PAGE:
"The folks caught in this were thoroughly vetted and legally here. That's what's really distressing about it," Feser said Monday.

UI officials worked throughout the weekend to contact all students and scholars affected.

"We're happy to report that all of them are aware of the situation and are safe," though the UI is continuing to monitor that, Killeen told The News-Gazette.

Some faculty travel plans have been "significantly disrupted," said Executive Vice President Barb Wilson.

"We don't know of anybody who's stranded right now or can't get back to the U.S.," Wilson said, but some faculty have had to cancel plans to attend meetings or present their research, including one engineering professor who had to cancel his keynote speech at a conference.

"There is a lot of concern and anxiety and consternation in our faculty and student body," Killeen said.

Killeen: Issue is personal

While the Urbana campus has identified 144 students and a dozen or so visiting scholars from those countries so far, Feser said it's difficult to get an accurate faculty count. Some professors have dual citizenship and may list only one, for example. The Office of International Student and Scholar Services tracks only students and visiting scholars, not permanent immigrants, said Director Martin McFarlane.

Killeen said university officials are monitoring events closely and working with other universities, national organizations, legal counsel and government officials to protect international scholars and ensure they're aware of the resources available.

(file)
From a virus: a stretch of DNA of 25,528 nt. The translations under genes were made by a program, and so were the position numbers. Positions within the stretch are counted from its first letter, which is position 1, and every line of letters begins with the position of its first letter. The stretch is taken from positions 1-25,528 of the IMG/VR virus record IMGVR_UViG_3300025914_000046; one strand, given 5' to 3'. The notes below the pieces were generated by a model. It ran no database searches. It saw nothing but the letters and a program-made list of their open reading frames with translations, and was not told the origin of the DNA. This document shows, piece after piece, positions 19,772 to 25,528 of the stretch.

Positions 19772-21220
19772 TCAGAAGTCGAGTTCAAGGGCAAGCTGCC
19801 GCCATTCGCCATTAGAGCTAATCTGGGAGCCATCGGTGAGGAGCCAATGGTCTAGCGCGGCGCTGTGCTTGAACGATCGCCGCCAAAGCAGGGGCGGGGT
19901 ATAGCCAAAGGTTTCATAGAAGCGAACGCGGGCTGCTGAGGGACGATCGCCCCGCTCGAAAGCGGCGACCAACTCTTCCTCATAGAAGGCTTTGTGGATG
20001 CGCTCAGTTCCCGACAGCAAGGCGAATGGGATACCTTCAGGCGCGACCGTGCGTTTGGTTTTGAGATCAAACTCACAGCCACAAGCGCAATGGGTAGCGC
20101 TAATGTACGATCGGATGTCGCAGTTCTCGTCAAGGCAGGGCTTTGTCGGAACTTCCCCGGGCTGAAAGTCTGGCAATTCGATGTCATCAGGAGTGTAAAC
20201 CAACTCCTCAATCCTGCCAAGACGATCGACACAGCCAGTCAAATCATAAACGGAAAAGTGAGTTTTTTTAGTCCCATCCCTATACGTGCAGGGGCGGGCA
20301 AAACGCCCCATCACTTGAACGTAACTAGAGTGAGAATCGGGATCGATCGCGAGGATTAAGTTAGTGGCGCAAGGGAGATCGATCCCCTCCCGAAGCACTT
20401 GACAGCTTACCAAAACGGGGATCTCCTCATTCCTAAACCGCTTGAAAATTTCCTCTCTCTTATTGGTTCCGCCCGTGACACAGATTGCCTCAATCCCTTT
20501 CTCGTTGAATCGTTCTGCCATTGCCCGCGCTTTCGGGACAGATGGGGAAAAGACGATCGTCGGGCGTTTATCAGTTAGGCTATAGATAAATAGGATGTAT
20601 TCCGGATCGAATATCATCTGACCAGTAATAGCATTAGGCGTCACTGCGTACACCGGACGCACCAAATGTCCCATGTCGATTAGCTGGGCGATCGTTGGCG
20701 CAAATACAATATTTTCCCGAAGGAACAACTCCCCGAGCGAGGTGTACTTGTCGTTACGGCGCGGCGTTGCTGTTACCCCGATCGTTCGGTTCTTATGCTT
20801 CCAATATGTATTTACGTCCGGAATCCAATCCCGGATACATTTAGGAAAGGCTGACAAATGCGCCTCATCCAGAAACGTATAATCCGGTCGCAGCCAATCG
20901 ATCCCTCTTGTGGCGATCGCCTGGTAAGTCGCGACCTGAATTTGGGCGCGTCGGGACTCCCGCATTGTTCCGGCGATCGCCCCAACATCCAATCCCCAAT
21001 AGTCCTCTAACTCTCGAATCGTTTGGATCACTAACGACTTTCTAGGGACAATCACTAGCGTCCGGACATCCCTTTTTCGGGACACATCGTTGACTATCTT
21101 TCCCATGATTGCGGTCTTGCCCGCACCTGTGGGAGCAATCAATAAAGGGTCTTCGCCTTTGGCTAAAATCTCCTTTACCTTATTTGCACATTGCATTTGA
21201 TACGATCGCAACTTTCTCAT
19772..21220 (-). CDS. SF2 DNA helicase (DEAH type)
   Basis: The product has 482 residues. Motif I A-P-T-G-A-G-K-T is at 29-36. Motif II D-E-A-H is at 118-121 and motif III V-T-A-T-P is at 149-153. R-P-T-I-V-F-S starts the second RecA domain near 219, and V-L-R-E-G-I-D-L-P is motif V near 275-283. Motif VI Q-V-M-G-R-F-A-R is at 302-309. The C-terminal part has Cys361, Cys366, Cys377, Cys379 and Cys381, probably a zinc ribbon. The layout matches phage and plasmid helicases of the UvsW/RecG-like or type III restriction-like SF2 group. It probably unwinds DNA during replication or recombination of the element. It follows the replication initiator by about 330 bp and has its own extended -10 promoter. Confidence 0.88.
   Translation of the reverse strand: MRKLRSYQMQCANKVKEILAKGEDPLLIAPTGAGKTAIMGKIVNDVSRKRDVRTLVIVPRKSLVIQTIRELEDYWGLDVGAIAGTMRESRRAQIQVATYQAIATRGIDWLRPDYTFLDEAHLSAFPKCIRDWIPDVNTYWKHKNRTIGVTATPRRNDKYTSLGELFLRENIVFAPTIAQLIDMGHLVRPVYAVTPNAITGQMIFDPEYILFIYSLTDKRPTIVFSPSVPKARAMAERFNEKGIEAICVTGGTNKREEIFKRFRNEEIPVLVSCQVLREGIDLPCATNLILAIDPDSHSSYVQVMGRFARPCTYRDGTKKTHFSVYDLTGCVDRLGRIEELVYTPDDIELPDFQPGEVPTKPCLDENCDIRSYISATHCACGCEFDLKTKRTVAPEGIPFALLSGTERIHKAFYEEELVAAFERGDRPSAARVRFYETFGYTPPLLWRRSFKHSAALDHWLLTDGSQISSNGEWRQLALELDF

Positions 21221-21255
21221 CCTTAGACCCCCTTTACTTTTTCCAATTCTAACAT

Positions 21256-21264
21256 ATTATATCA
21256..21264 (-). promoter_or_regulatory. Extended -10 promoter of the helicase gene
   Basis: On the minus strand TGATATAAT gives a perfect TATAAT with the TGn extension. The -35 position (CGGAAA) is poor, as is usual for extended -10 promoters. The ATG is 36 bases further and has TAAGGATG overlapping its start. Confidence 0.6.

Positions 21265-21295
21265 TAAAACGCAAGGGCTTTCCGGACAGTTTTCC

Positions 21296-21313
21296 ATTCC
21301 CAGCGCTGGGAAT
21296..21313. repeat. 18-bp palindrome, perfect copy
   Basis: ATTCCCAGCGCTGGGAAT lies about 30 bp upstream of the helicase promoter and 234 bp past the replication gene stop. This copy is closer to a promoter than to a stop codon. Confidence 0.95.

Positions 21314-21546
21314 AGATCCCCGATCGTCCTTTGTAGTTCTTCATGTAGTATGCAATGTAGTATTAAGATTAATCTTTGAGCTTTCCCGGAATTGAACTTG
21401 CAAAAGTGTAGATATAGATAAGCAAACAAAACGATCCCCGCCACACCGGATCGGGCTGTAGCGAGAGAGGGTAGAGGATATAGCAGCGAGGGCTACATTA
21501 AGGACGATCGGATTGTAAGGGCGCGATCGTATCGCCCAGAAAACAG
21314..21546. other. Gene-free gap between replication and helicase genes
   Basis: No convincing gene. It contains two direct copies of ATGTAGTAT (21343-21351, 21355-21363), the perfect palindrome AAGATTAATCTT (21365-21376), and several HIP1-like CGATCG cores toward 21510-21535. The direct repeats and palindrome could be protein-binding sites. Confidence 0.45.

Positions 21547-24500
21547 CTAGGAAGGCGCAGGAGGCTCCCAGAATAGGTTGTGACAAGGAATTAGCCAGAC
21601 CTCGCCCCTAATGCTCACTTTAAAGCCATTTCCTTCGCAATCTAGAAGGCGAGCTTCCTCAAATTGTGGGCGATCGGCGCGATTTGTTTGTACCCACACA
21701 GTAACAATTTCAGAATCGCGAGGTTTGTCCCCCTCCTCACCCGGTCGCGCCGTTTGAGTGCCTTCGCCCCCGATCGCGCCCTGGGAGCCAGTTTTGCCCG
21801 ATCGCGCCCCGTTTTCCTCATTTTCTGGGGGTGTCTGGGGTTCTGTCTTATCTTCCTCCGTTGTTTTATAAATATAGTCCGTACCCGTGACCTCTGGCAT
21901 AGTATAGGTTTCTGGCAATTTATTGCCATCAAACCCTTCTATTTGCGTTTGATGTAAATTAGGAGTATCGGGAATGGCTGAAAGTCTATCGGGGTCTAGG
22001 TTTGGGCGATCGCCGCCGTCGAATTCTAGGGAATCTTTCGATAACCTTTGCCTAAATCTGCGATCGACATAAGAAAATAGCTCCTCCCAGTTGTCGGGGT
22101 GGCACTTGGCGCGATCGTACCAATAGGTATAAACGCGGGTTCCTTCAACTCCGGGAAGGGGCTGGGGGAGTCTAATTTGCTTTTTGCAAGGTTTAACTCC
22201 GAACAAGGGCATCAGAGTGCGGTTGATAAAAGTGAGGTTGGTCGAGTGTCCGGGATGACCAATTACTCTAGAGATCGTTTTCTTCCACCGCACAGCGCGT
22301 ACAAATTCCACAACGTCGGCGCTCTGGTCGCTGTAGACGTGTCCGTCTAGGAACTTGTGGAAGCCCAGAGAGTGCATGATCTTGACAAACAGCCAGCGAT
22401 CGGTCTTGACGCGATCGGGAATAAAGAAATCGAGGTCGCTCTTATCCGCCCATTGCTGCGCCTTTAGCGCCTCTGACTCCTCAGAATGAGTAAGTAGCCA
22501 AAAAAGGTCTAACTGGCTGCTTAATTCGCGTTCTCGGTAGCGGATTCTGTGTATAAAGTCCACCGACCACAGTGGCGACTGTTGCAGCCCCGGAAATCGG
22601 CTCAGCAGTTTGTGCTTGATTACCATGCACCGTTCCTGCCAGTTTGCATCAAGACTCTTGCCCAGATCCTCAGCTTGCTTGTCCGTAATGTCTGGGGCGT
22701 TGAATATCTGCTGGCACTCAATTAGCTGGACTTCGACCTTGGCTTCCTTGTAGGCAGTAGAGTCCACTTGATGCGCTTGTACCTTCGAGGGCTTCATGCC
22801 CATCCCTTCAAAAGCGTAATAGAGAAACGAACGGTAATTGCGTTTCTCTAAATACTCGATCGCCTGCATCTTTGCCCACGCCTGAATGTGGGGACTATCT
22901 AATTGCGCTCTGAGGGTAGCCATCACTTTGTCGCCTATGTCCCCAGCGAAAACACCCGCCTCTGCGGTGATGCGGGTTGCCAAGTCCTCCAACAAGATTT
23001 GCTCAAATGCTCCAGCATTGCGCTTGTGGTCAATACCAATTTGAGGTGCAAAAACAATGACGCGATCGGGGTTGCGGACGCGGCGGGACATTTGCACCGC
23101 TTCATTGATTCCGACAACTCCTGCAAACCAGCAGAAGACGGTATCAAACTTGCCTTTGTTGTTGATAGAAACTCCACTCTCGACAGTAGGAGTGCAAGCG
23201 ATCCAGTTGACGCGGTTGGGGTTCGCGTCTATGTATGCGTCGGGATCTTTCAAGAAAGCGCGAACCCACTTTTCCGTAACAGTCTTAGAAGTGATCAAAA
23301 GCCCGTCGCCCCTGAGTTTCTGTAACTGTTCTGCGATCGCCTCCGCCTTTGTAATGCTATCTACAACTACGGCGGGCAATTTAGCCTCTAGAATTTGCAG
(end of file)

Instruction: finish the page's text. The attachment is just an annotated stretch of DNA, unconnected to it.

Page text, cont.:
They also plan to reach out to the Illinois congressional delegation to convey the disruption that the policy could cause for international students and faculty, and their families.

"We're urging that the order be reconsidered as quickly as possible," Killeen said.

"We as well as everybody else want to keep our country safe and want to proceed accordingly," he said. But "these actions speak to the heart and soul of what the University of Illinois system is, as an open educator, globally engaged, and of course committed to welcome all members of the international scholarly community that get admitted ... regardless of faith and ancestry."

Killeen, who was born in Wales, said the issue is personal to him as a former green-card holder and now naturalized U.S. citizen.

"The U.S. has been such a wonderful country and generous to me personally. I am an immigrant, as is (UI Chicago) Chancellor Michael Amiridis. We feel on a personal basis that the strength of the U.S. is driven strongly by immigration over the decades," he said.

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CallSaul wrote on January 31, 2017 at 7:01 am

The resistance to Trump's extreme right wing white nationalism is just getting started...

CommonSenseless wrote on January 31, 2017 at 9:01 am

HaHaHa.....Please don't hurt us with your clever words on decorated posters. I'll be sure to buy stock in art supply companies and tissues.

billbtri5 wrote on January 31, 2017 at 9:01 am love for the Cubans? ban was imposed on them not long ago....